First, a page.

MARK Mixdorf didn't compete in the Jamie Farr Owens Corning Classic golf tournament but the superintendent at Highland Meadows Golf Club surely deserves the title of most valuable player.
Working tirelessly against the onslaught of last week's torrential rains, Mr. Mixdorf marshalled the herculean grounds-keeping effort that allowed the tournament to be played within the regulation four days, as golfers and persevering spectators wondered what biblical disaster might be coming next.
What some observers dubbed "the miracle at the Meadows" allowed the Farr to conclude Sunday evening before a nationwide ESPN2 television audience and a somewhat diminished crowd sweltering in 95-degree heat.
The three-hole playoff that led to Mi Hyun Kim's birdie putt and come-from-behind victory over LPGA glamour girl Natalie Gulbis added an exclamation point to the 22nd rendition of the Toledo area's signature sports event.
At one point, though, after deluges from the sky on Wednesday and Friday made Ten Mile Creek a raging torrent through and over the Sylvania course, there was considerable doubt as to whether the tournament could be played at all, much less completed on schedule.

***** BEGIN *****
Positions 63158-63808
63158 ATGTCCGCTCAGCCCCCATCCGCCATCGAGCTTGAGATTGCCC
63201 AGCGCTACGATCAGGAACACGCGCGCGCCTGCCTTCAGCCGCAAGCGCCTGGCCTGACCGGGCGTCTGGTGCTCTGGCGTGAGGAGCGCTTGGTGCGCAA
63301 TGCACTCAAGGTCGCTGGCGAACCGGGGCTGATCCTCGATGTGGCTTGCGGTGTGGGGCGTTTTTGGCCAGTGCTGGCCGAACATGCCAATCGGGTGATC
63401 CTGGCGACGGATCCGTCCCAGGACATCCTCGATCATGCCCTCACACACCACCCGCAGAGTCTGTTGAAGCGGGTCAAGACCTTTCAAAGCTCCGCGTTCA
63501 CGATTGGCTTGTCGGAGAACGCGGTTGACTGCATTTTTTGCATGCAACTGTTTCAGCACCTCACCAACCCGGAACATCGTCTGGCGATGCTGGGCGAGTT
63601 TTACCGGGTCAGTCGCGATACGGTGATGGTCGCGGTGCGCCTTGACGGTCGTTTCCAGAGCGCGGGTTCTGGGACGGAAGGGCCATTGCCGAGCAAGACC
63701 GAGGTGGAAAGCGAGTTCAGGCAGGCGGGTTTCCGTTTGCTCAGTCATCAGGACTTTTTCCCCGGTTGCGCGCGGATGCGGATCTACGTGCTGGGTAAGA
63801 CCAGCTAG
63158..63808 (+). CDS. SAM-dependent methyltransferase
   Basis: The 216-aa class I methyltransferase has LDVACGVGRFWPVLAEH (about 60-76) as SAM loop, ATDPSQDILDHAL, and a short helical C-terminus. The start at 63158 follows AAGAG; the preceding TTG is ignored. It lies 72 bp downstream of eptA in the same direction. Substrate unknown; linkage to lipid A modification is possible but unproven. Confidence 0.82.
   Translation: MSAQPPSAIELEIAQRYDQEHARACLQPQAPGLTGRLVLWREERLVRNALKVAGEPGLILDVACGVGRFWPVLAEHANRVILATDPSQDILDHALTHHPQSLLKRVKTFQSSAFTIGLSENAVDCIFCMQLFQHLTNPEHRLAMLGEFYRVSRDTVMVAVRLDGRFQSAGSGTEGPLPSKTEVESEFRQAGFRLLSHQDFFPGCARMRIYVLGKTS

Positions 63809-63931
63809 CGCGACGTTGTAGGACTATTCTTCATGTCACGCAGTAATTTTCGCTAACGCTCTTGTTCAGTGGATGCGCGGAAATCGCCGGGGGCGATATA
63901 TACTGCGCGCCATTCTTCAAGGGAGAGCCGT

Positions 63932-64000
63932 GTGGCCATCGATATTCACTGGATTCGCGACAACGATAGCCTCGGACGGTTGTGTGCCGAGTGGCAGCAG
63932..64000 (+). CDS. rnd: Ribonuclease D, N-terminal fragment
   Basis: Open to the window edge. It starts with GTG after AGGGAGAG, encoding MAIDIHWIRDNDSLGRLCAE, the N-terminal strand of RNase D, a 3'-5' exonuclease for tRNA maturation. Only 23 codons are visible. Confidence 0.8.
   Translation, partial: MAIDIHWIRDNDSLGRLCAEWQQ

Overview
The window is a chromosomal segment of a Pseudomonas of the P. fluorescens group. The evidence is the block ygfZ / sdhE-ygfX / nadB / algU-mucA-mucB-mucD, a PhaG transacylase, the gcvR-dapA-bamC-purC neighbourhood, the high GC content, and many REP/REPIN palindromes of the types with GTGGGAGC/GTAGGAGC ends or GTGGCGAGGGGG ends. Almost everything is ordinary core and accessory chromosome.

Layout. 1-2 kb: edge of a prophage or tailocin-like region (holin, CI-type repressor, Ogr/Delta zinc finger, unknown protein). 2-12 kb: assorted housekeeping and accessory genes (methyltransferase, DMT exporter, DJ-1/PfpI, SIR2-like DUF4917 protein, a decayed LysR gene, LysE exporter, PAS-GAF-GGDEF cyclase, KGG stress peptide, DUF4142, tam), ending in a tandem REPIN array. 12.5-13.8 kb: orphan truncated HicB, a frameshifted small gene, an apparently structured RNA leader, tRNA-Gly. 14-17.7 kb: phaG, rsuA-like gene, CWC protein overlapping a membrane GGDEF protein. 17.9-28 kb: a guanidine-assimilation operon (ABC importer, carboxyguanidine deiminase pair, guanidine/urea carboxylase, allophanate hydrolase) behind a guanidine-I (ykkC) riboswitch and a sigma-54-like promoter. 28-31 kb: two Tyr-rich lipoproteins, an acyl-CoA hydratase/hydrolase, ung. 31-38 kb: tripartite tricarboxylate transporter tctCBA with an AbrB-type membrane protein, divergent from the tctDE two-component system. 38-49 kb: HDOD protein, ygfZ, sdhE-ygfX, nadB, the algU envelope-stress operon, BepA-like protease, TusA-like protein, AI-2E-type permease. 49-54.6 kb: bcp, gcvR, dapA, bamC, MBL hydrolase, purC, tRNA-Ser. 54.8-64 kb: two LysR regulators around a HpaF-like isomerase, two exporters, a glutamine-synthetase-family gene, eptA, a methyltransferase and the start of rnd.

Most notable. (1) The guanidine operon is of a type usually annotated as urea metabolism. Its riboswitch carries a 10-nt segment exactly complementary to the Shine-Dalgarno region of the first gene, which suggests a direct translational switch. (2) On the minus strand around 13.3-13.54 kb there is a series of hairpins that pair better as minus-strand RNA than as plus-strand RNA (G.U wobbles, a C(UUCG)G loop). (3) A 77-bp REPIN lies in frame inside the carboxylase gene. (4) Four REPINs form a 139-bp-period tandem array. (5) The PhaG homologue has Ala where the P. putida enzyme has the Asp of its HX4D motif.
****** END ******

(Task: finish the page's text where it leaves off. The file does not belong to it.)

But Mr. Mixdorf mustered his force of able grounds keepers, generously aided by staff from several other area courses, into an around-the-clock work-o-rama in which water was pumped out of sand traps and squeegeed from fairways as well as greens to make the course playable.
They even brought in scaffolding to provide a makeshift pedestrian bridge over the flooded first fairway before the start of the third round.
The result presented some obstacles for the hardy spectators but, in the end, the course was not only in professional condition but looked lush and luxuriant for television viewers locked onto the tournament's building drama.
The combination of adversity in the competition and behind the scenes converged in an exciting conclusion that might not have been possible were it not for the efforts of Mr. Mixdorf, the Highland Meadows grounds staff, workers from other courses, and the legions of volunteers that make the Farr a pleasure to attend year in and year out.
As always, dedicated homeboy Jamie Farr lent a gracious presence to his namesake event. Coupled with the Triple A baseball All-Star game a few days earlier, Toledo has sparkled brighter than ever this summer on the American sports horizon.
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